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Keynote speaker 'Starr' of Diversity Conference

by brockportnews
Tue, Sep 25th 2018 10:00 pm

This year, The College at Brockport celebrated 18 years of holding it’s Diversity Conference, the college’s annual showcase to celebrate a plethora of cultures, ethnicities and backgrounds. The event took place Thursday, Sept. 20, in various locations throughout campus. There were many panels available to the students who chose to participate in the day’s events.

Every year the college highlights a keynote speaker at the conference. This year the campus welcomed Angie Thomas, author of “The Hate U Give,” the summer reading book assigned to incoming Freshmen.

Thomas opened her address with a joke about her height.

“I have to address the fact that, yes, I have to stand up here on this little stool thing so you all can actually hear me,” Thomas said. “ I am a chronic sufferer of short people problems.”

Thomas was able to get the attention of everyone in the room as soon as she spoke, and was able to tell her story along with the story of the book itself.

Thomas claimed that because she was a millennial she had to “put this on the ‘Gram’.” She took out her phone and recorded the crowd cheering for her.

Originally from Mississippi, Thomas grew up with stories of people who  died and those who had been killed because they wanted a change. The stories of Medgar Evers and Emmett Till helped attribute to how Thomas lived her life.

Both stories are about black men who were killed because of their race, just like the character Khalil in Thomas’ book. Despite not knowing either of the men, Thomas took both of their situations personally.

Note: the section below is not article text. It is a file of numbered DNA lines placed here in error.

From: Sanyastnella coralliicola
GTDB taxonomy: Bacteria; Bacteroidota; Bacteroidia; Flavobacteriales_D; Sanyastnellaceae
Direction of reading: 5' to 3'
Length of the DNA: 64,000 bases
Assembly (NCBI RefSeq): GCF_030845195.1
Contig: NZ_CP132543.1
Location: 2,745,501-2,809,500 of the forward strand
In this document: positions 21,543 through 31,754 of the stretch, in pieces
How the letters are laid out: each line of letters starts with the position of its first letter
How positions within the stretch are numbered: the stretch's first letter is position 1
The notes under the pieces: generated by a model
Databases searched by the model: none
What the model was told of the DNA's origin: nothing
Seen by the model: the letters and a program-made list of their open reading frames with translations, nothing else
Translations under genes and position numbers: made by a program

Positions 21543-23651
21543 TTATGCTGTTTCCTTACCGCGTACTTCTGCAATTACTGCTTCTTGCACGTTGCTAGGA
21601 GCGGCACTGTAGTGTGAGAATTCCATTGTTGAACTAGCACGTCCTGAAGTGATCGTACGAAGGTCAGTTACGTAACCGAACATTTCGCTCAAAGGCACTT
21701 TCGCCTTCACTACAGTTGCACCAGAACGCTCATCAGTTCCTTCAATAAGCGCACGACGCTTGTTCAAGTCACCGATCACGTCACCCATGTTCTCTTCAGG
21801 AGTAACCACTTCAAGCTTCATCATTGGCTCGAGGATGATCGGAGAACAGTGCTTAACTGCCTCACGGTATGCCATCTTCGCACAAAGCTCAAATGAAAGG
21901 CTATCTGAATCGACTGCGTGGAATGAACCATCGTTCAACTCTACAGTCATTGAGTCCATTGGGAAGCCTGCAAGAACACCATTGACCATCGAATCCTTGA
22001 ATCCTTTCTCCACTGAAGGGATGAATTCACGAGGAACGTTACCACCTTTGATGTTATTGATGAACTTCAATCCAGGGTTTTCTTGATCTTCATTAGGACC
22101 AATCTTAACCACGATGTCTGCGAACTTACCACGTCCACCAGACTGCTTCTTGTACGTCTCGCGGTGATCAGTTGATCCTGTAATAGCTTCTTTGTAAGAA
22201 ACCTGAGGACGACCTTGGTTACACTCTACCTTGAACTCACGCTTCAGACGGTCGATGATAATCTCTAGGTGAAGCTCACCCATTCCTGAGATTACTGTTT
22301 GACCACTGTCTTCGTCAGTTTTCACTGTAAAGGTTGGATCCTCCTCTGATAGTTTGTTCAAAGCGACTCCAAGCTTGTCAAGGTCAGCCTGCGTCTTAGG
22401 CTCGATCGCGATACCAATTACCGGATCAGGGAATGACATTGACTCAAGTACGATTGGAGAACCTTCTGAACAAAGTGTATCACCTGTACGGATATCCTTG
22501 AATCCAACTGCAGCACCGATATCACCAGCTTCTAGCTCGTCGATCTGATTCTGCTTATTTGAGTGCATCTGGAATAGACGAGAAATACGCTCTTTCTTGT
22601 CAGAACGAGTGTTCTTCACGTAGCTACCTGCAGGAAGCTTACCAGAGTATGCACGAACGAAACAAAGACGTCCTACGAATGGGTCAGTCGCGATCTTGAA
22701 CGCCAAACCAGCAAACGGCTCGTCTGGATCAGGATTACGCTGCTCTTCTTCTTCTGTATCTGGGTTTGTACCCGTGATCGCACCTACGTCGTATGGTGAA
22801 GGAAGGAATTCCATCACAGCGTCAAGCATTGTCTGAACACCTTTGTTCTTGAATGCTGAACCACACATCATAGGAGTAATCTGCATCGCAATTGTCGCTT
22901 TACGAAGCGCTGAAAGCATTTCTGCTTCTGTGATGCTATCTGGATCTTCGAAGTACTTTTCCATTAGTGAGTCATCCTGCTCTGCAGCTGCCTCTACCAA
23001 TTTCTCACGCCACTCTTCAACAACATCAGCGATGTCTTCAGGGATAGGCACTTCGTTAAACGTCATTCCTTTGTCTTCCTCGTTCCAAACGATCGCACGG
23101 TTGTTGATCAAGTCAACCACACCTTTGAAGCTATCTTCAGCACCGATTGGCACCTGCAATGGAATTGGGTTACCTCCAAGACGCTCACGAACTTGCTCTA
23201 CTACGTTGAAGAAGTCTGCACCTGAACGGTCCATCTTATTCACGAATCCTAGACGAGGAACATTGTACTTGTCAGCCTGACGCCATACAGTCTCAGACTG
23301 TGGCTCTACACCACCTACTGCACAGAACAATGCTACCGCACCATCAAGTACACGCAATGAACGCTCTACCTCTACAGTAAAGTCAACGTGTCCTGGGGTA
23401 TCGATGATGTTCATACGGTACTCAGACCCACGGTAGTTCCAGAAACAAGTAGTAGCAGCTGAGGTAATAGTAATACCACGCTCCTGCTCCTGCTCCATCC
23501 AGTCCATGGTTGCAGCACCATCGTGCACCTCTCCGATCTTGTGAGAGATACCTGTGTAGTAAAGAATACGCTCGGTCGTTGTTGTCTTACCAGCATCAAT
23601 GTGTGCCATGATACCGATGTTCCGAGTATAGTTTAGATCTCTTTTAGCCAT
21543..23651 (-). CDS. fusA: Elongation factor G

“Know your worth, but also know that not everyone values you the same way I do and some of them will devalue you simply because of the color of your skin,” Thomas said, quoting her mother.

Thomas explained that Till’s death was made political because of how horrible the circumstances were and she stated that one reason Rosa Parks did not give up her seat was because she thought of Till. 

This did not make Thomas afraid, though she was not scared of the Ku Klux Klan or any other white supremacists.

“Honestly the kids in my neighborhood, we were so bad, had the KKK come rolling through our neighborhood, we would have snached those sheets off their heads and made ghost costumes out of them,” Thomas said.

Thomas was worried about the gangs, the gun violence, the drug dealers and other more modern fears. She was almost shot at six years old when she was caught in a drive by shoot out situation. This shaped Thomas and helped influence her book.

When Thomas got to college, she was met with a challenge. She would leave her house listening to Tupac and would show up to school listening to the Jonas Brothers. Because of this she felt as if she had to be two different people.

In her book there is a character Hailey, who is racist but does not know it, and Thomas based her off of someone in her life.

“Fun fact: real life Hailey did not realize she was real life Hailey,” Thomas said. “Real life Hailey read the book, called me and said, ‘oh my god is some one like this,’ I went ‘yeah’ [she went] ‘oh my god who,’ and I said, ‘look in the mirror.”

Thomas had many altercations with “real life Hailey.” Once at a Christmas party where everyone got gag gifts, Thomas got a drug book and a water gun and “real life Hailey” made a racist comment. A separate occasion Thomas was in the car with her.